Gummersbach, 17 June 2015 Many companies fail to keep up with changing markets: Only 15 percent of businesses can respond as quickly as they need to the new expectations of their customers, even though 63 percent see this as a vital ability. This is the stark result of a recent study by the consulting specialists of Kienbaum.
“Agility – by which we mean the ability of an organization to respond quickly to change – has become necessary for survival, especially for companies working in highly competitive markets or with customers whose preferences and behaviour tends to change at short notice. For them, it is particularly important to pre-empt such changes and to respond quickly and flexibly to them. However, there is a substantial gulf between the expectations and the reality in the economy”, Jens Bergstein, author of the study and consultant at Kienbaum, believes.
For the new change management study, Kienbaum has spoken to more than 200 top executives, line managers, and project leaders in the German-speaking markets, asking about their experience and the success factors in the evolution of agile organizations. “Given the conditions in the economy, with their discontinuity, uncertainty, and ever-faster pace, companies are facing a major challenge: To become agile. Agility is a fundamental meta-competence that companies have to possess in order to master or actively shape the changes ahead of them”, Achim Mollbach, the study’s co-author, explains.
Top executives standing in the way of agility
Many change projects that are meant to increase this type of agility fail because of poor decisions at the very top: Frequently, top executives do not live up to their responsibility for successful change management. They stop their own enterprises from making the leap towards becoming agile organizations.
Another cause for the limited agility seen across the economy: Many companies are still beholden to old routines or past recipes for success. The Kienbaum study reveals a particularly large gap between the vision and reality at non-agile companies. Many businesses also still consider change management a one-off, temporary project and not a permanent responsibility of all managers. “You cannot cage in change in a single project with a start date and an end date. Change has become a constant process for private and public organizations alike. Their agility, that is, their constant and constantly refreshed ability to adjust quickly and flexibly to changes or to introduce these in the first place in their markets, is of major importance here“, says Kienbaum’s change specialist Jens Bergstein.
The more intensive the competition, the greater the momentum for change
The greatest external driver of changes is intensive competition in the market: 59 percent of companies consider their competitive environment to be the most important engine for constant change. By comparison, only one quarter of all respondents see technological evolution as a particularly relevant occasion for change.
Agile companies do social media well – and not just on the outside
Even though most of the participating companies admit that their agility does not yet live up to their own expectations and the standards required in the market, there are companies that are more agile and companies that are less agile or not agile at all. Agile enterprises, for instance, use modern means for internal communication. They employ their own social media channels within their organizations, cutting through the cobwebs of old and slow information and coordination structures and creating newer, faster, and more flexible networks. Another hallmark of agile companies: Their top executives take important decisions immediately, instead of postponing them or delaying them with lengthy coordination or sluggish administrative procedures. Agility can also be promoted with more fluid hierarchies or with “breathing” systems and procedures that immediately notice the changes around them and in the markets and respond flexibly to them.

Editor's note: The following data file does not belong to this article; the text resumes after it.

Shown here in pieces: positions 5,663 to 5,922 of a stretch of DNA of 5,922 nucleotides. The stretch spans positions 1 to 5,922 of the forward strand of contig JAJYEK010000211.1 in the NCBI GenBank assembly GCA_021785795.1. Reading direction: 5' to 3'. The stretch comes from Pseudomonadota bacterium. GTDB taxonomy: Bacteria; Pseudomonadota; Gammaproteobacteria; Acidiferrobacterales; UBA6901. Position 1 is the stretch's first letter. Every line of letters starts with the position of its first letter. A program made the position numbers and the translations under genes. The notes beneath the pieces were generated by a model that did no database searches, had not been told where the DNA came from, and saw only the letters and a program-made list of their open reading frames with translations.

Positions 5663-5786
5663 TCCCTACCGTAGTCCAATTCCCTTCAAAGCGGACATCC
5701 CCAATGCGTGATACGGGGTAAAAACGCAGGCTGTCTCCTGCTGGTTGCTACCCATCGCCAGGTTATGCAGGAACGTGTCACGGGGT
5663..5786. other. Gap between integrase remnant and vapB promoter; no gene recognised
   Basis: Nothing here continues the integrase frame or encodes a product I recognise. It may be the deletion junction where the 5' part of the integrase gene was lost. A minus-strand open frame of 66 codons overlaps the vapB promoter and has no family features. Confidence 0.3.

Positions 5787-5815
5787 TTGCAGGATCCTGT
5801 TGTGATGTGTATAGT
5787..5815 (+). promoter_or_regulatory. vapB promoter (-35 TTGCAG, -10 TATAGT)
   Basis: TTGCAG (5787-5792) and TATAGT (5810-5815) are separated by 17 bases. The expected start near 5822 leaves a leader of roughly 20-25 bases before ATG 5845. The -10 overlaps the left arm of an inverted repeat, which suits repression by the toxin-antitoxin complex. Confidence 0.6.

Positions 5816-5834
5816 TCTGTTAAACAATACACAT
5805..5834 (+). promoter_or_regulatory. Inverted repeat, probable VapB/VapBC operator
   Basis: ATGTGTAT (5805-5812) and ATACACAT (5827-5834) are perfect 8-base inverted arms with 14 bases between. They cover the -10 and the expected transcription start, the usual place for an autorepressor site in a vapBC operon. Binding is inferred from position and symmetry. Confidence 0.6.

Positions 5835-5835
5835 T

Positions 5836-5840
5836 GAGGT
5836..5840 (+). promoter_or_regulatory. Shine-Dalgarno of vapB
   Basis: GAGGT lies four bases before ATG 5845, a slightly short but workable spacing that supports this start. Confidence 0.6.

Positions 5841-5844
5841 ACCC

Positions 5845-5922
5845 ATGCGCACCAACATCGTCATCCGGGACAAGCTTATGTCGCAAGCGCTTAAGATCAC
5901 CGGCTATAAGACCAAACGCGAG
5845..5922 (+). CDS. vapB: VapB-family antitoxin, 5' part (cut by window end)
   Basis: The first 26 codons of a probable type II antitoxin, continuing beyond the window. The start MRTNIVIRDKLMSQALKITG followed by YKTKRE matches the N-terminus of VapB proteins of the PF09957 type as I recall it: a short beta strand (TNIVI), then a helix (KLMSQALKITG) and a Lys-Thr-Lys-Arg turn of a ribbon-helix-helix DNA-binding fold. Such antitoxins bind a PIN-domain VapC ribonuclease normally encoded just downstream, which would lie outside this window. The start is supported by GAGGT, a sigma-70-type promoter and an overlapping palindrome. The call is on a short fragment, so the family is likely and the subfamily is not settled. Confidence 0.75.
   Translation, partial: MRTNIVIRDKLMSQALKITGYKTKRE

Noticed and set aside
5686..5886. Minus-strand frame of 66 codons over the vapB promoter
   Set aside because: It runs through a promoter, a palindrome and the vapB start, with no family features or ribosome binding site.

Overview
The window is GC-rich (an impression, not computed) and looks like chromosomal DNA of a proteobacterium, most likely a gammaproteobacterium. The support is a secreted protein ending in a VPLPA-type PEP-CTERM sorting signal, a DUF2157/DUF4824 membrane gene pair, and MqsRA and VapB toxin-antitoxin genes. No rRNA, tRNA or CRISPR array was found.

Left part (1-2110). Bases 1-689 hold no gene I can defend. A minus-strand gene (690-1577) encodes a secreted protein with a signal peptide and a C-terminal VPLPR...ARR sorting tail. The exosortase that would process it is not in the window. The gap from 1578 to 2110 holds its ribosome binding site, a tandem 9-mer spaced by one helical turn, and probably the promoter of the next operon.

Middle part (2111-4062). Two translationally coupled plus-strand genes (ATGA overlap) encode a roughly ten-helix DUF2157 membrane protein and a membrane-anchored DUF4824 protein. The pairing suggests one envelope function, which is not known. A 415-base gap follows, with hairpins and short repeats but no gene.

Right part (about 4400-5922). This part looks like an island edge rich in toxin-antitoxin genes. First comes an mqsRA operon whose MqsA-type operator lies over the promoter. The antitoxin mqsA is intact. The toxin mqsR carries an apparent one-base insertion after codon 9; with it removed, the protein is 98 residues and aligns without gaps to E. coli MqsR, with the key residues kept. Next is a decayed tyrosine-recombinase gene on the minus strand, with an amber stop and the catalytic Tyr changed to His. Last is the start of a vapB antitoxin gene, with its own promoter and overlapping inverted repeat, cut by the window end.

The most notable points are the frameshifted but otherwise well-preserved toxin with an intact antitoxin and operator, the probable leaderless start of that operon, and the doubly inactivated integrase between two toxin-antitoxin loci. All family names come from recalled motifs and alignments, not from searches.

“One should never underestimate how a culture of trust promotes agility in companies, as our participants confirm: Such a culture encourages people to find custom solutions actively and immediately in direct interaction with the client, instead of waiting for instructions from above and without having to go through the hoops of overblown and rigidly bureaucratic planning, controlling, and reporting processes”, Achim Mollbach of Kienbaum explains.
The study’s authors Dr Achim Mollbach (firstname.lastname@example.org) and Jens Bergstein (email@example.com) are available for more information about the Change Management Study 2014/2015 “Agility – Surviving Uncertain and Unpredictable Times in Business”. The study is available free of charge from Heike Ragusa (firstname.lastname@example.org).
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Kienbaum Consultants International is an HR and management consulting enterprise that puts people at the heart of its consulting portfolio. It is dedicated to moving people in organizations on their way to successful changes and transformations. Kienbaum actively supports its clients with executive search, human capital services, change and organization consulting, and communication services. Its interdisciplinary teams can draw on decades of consulting experience, intensive industry knowhow, and the practice-oriented research produced by Kienbaum’s dedicated research institute. Kienbaum was founded more than 70 years ago and is still being managed by the Kienbaum family and its managing partners. From its head offices in Cologne, Kienbaum operates offices in 18 countries across four continents.
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Editor/Responsible for the contents: Saskia Leininger